University of Minnesota
School of Physics & Astronomy

Quantum Materials Seminar

Tuesday, March 7th 2017
3:30 pm:
Speaker: Damjan Pelc, University of Zagreb
Subject: Percolative aspects of cuprate superconductivity

One of the central problems in the physics of the cuprate high-temperature superconductors is understanding the superconducting emergence regime above the macroscopic critical temperature Tc. The emergence regime provides crucial information about both the normal and superconducting states and has long been the subject of controversy. Experimentally, it is difficult to separate the nascent superconducting response from the complex normal-state behavior, with different experimental probes leading to disparate conclusions. We present a systematic investigation of the emergence of superconductivity in the cuprates using an unconventional probe: nonlinear conductivity. This probe eliminates background subtraction problems because the signal vanishes in the normal state. Through experiments on several cuprate families and as a function of doping, we show that the emergence regime is universally confined to a narrow temperature range, but incompatible with standard Ginzburg-Landau theory. Instead, a single characteristic temperature scale T0 controls superconductivity emergence. To explain the experiments, we introduce a simple superconducting percolation model based on local gap disorder, which provides a quantitative description of our measurements and explains several puzzling prior results. The success of the percolation model shows that intrinsic disorder plays an important role in cuprate superconductivity, enabling us to create an overarching picture of the charge-carrier behavior in the cuprates.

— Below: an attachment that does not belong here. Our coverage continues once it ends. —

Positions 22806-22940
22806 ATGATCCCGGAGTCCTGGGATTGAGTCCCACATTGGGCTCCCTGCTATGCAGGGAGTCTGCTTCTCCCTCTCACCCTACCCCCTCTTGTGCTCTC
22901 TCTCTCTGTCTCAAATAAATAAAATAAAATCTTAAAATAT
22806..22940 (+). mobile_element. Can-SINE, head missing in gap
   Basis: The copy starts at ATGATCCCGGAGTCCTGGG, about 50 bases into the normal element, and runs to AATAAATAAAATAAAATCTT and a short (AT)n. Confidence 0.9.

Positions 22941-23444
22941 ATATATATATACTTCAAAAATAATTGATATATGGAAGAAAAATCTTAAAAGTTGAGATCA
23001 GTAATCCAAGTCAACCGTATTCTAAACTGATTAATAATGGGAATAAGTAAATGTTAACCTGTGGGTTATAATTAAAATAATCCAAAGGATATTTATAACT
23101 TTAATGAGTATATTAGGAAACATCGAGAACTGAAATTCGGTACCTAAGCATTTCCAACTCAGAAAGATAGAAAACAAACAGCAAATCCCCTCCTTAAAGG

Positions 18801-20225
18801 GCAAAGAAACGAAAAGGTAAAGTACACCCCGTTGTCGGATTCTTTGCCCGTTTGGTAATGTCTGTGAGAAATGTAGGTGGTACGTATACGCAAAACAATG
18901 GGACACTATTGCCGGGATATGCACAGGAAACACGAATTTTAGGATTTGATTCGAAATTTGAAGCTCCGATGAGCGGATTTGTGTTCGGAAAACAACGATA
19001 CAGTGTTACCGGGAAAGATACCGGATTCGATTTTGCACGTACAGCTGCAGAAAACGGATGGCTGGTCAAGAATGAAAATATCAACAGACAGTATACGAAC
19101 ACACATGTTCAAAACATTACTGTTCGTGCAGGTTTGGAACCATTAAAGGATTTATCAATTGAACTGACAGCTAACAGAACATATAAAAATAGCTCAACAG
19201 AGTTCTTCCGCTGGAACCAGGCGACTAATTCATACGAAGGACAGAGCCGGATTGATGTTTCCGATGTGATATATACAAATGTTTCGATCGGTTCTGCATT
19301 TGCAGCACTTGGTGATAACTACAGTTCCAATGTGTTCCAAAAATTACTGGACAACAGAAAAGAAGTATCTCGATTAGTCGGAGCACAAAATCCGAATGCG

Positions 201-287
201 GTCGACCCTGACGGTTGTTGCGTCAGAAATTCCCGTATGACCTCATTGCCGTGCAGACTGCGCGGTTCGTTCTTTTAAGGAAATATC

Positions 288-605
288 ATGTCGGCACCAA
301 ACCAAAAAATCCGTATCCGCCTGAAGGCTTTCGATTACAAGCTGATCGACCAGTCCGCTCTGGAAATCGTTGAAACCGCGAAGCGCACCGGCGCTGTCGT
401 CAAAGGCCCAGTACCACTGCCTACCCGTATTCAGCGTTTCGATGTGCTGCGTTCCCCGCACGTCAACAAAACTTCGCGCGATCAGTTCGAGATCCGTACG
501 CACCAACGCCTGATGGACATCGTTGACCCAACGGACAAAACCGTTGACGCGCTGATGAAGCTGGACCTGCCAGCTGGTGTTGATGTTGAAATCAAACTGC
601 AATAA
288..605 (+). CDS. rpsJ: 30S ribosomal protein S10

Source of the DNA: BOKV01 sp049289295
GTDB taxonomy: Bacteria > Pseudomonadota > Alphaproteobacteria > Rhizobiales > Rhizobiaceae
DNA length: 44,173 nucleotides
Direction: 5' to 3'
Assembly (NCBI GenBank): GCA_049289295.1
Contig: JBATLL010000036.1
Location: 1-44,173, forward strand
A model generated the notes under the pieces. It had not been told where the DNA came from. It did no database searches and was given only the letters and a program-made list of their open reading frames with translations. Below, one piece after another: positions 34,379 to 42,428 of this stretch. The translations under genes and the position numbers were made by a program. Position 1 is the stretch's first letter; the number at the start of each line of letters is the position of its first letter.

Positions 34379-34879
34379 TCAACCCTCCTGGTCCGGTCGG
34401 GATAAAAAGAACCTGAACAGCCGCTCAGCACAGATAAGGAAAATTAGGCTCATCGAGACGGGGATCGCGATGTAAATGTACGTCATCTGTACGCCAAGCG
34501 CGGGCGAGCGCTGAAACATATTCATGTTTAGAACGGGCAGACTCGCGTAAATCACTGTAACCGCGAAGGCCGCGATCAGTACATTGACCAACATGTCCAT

Faculty Host: Martin Greven

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